• July 1, 2015
    Guest Post

    by Ann C. Hodges, Professor of Law, University of Richmond

    The recent decision by a California labor commissioner that an Uber driver is an employee rather than an independent contractor is of limited significance in and of itself. What it may signal for the future of the sharing or gig economy is far more interesting.

    The decision is based on California law and, unless reversed on appeal, will require Uber to pay the driver several thousand dollars in business expenses. Determining whether an individual is an employee or an independent contractor is a complex decision based on a multi-factor test. Most employment statutes exclude independent contractors from their coverage, based on the theory that contractors are independent business owners that do not need the legal protection. In recent years, however, misclassification of employees as contractors has become a common practice. In some cases, misclassification may be mere error, but in others it is an attempt to evade employment laws, avoid deducting and remitting income taxes and escape payment of the employer portion of social security. Other advantages to the employer of the independent contractor classification are reducing the potential liability for any negligent or wrongful actions of the individual and avoiding payment of employee benefits.

    The IRS is attuned to the issue and watching for misclassification, along with enforcement agencies for employment statutes and plaintiffs’ employment lawyers.  Enforcement resources are limited, however, so misclassification remains rampant. While all courts and agencies use similar multi-factor tests, differences in emphasis and weighting of factors result in different conclusions about similar workers.  For example, in a series of cases about FedEx drivers under a variety of employment laws, some courts and agencies have found them to be employees and others, contractors.  Some decision makers emphasize the amount of control exercised by the business while others put more weight on the availability of individual entrepreneurial opportunities.

    The recent Uber decision is similar, emphasizing Uber’s control over many aspects of the drivers’ jobs. But this is just the application of one state statute, which is more employee protective than many, by one decision maker to one employee.  If more decisions find drivers to be employees under more statutes, however, the business model that supports the gig economy may be threatened.

    The more interesting issue that the decision raises is the relationship between the gig economy and existing law.  Depending on the details of the business model, workers in the gig economy might be considered independent contractors, part-time employees, temporary employees, or casual workers.  Many laws exclude some or all of these groups of workers.   If this becomes the dominant work pattern of the future, laws will need to be changed to protect workers against exploitation by businesses.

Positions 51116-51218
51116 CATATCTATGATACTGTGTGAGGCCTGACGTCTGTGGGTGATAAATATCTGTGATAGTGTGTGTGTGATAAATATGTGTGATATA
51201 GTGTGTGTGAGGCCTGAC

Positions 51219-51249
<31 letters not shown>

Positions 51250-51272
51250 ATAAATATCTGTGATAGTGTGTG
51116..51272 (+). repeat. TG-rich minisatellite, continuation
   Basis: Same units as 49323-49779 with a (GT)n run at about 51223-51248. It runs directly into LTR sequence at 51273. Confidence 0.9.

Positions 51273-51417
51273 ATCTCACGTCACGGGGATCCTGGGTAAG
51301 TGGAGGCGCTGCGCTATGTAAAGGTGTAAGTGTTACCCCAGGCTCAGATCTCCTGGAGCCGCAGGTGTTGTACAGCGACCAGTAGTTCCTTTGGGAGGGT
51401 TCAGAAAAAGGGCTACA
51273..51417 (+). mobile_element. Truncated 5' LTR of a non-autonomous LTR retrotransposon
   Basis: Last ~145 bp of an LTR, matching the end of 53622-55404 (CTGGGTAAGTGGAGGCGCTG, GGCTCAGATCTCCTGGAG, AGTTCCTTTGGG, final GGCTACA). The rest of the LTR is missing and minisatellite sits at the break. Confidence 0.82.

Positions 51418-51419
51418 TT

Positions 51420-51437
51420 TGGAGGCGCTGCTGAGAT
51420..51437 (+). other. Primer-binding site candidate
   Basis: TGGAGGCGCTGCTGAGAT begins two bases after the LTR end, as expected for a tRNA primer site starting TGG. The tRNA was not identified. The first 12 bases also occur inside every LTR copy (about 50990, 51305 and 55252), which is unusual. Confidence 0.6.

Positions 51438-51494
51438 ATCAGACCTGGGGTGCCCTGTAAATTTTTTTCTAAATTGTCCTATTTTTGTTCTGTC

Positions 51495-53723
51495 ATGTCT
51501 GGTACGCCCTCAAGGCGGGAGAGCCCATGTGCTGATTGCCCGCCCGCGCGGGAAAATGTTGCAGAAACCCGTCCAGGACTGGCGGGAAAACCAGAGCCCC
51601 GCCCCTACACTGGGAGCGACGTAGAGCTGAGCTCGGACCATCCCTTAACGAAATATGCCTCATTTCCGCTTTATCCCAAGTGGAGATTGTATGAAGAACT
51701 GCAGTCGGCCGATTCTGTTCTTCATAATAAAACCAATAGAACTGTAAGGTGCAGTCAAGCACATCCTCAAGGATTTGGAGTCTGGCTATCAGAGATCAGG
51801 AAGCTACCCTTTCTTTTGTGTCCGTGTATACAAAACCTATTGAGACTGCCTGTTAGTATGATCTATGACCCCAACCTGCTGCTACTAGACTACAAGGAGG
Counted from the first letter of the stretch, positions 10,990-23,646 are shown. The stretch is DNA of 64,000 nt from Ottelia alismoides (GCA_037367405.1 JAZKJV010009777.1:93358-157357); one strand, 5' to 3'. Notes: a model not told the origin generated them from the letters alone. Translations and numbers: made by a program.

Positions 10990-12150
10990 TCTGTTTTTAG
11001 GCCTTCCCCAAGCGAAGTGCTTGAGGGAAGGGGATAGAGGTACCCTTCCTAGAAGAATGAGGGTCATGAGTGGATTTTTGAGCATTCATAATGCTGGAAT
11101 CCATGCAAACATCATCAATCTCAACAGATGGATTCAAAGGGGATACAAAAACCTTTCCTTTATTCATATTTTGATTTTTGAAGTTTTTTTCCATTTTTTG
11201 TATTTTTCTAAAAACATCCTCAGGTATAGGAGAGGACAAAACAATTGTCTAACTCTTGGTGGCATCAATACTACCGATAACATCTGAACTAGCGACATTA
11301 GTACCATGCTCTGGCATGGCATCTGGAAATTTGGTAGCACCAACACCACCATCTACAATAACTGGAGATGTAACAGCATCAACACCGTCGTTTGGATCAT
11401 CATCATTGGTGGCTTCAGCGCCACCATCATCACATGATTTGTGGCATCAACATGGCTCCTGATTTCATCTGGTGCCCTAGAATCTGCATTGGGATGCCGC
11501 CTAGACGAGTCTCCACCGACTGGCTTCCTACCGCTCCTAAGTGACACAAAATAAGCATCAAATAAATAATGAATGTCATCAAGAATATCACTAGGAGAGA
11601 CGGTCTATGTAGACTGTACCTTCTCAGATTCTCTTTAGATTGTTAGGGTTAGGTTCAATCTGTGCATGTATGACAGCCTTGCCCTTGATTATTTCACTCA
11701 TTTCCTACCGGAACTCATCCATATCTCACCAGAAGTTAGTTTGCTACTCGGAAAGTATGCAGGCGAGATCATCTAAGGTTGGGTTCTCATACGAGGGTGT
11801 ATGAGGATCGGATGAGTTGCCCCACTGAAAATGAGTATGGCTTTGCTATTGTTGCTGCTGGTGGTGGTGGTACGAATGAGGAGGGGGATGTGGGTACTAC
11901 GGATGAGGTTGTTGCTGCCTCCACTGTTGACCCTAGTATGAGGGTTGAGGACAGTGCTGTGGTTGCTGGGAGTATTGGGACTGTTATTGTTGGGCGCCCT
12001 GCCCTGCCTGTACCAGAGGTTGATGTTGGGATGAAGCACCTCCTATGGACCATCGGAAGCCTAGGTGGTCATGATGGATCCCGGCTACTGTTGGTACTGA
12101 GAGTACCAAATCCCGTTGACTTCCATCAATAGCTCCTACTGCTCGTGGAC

• April 27, 2011
    Practical Advice

    For those contemplating a career in law and therefore potentially investing in a legal education, this article for The New Republic by University of Colorado law school professor Paul Campos is a must-read.

    Campos reports on the “main sources of information on post-law-school employment rates,” and how faulty they are. His report suggests that prospective students would do well to examine closely or ignore the claims by most of the ABA-accredited schools that within nine-months of graduation almost all their graduates have full-time employment.

    The professor says the numbers do not represent the true employment of recent graduates. In fact, according to his own study of the available information, he says the numbers of gainful employment are likely much, much lower.

    Campos writes:

    In the course of my research, I audited a representative sample of individual graduate responses and found several instances of people describing themselves as employed permanently or full-time, when in fact they had temporary or part-time jobs (I found no instances of inaccuracies running in the other direction). Perhaps some graduates exaggerate their employment status out of embarrassment, or for strategic reasons, but, whatever their reasons might be, this apparently not uncommon practice suggests that the true employment rate should be lowered even further.

  • June 17, 2009
    The National Football League has announced an expansion of the "Rooney Rule" on minority hiring. NFL Commissioner Roger Goodell said the rule, which requires NFL teams with head-coaching vacancies to interview one or more minority candidates, would be expanded to cover hiring of front-office personnel.

    The Washington Post reported that the expanded rule would require teams seeking to fill front office positions to interview at least one minority candidate. In a statement, Goodell said, "The discussion at the league meeting identified the strong reason for taking this step, which in large part simply confirms a recommended practice that clubs have voluntarily embraced. The recommendation also recognizes that this process has worked well in the context of head coaches, and that clubs have deservedly received considerable positive recognition for their efforts in this respect."

    An NFL committee, headed by Steelers President Dan Rooney (left with Steelers head coach, Mike Tomlin), proposed the adoption of the rule on hiring head coaches in 2002 after the committee concluded that the league's hiring practices were discriminatory.

    In December, ACS distributed an Issue Brief on the impact of the Rooney Rule.